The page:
Nice post, Sophia! I agree with Arkesh that removing iterm-level markups and ensuring the same price in Whole foods is a strategic move and will significantly promote its app. I am just a little bit concerned with the scalability of its operating model. I didn’t see its financial data and not sure how profitable it is right now. More training and transferring from contracted workers to part-time or even full-time workers will significantly increase its operating cost and further eroding its operating margin. The acquisition cost of new customer is another concern of scalability. Once the app hits a critical mass, whether the app could still acquire new customer at a low cost still remains a question for me.
Interesting idea! I am surprised to see that McKinsey does not staff based on function or industry expertise. In other consulting firms, such as A.T. Kearney, we usually bring global function and industry experts to the project. But I guess the reason behind it is that McKinsey is large enough that on every single topic, McKinsey already has an expert regionally. I think if McKinsey has a project for an American company to enter into China, they will definitely staff across regions. Another complication is that staffing across regions will exacerbate the existing intense travelling, further contributing to the high attrition rate in the company.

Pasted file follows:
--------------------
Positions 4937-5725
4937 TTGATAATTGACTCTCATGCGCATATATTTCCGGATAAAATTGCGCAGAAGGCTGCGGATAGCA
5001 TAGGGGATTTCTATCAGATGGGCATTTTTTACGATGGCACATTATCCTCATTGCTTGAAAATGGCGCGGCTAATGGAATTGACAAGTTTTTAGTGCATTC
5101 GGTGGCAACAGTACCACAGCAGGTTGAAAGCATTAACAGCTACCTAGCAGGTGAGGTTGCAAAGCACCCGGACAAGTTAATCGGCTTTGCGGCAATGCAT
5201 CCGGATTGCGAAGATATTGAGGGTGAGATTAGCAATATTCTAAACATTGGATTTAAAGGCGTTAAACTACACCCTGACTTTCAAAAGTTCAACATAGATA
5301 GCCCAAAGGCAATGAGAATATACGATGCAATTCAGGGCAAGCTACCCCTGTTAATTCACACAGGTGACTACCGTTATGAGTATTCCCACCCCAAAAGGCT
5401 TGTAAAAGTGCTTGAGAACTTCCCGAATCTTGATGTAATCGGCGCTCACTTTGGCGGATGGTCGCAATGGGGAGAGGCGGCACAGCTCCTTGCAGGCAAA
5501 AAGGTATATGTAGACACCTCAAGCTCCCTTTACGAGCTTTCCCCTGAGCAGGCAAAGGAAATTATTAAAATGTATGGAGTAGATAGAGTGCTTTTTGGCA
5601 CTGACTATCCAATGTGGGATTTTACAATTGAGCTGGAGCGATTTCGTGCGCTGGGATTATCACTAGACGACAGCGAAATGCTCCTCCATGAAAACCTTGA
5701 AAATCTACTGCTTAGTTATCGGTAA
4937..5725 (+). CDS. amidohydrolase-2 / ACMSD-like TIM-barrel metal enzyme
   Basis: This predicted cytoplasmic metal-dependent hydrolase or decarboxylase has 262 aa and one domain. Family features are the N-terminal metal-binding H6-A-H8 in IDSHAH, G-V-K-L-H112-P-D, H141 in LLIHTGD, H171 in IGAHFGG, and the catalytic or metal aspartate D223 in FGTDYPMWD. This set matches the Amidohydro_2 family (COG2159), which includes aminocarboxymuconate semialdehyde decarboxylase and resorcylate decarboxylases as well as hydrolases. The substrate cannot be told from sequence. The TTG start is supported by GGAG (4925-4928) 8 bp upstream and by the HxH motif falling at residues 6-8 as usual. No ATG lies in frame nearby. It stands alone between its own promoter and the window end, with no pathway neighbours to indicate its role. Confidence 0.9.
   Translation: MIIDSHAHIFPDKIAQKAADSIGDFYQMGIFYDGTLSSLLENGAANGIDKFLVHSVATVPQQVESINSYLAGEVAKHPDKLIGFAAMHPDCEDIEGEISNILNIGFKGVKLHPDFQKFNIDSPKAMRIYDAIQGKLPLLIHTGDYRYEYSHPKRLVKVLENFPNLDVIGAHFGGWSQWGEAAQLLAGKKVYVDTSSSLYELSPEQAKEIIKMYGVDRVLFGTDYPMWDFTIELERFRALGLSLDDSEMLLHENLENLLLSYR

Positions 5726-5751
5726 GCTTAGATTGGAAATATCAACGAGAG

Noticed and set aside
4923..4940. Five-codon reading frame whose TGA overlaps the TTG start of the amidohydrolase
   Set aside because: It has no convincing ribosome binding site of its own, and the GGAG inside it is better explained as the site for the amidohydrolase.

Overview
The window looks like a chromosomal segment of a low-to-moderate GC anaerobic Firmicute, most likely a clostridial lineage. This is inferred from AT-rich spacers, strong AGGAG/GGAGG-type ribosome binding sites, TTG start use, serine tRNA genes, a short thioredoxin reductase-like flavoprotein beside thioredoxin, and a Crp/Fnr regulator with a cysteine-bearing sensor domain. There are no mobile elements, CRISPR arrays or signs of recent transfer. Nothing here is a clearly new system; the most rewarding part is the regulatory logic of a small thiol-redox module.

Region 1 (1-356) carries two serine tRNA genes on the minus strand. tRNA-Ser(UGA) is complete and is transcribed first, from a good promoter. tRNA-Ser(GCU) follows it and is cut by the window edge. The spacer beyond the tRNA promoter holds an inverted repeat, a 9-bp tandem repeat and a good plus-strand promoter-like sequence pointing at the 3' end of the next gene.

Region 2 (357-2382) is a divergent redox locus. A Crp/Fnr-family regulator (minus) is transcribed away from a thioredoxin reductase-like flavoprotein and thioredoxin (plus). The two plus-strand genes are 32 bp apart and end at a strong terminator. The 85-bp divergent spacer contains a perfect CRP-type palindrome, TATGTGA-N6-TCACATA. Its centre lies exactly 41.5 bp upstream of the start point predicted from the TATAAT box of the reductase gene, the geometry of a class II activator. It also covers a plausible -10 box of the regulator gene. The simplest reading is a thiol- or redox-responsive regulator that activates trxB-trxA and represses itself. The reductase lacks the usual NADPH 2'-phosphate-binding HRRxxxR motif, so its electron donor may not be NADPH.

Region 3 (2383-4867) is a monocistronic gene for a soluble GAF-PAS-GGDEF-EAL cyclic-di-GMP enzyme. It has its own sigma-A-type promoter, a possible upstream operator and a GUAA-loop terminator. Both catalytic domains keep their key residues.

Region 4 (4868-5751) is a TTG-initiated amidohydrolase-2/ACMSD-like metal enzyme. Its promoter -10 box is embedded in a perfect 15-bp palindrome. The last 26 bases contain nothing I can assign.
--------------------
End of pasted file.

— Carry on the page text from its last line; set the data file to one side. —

Nice job, John! Linkedin deeply understands its difference with other social networks: the professional settings, and is deploying all its resources around this core competency to capture value. Another area that Linkedin is trying to monetize is online education, which I think it’s a great idea. It has already acquired Lynda.com, an online learning company to provide career skills training for its core users. This move complements why people use linkedin and addresses users’ unmet needs.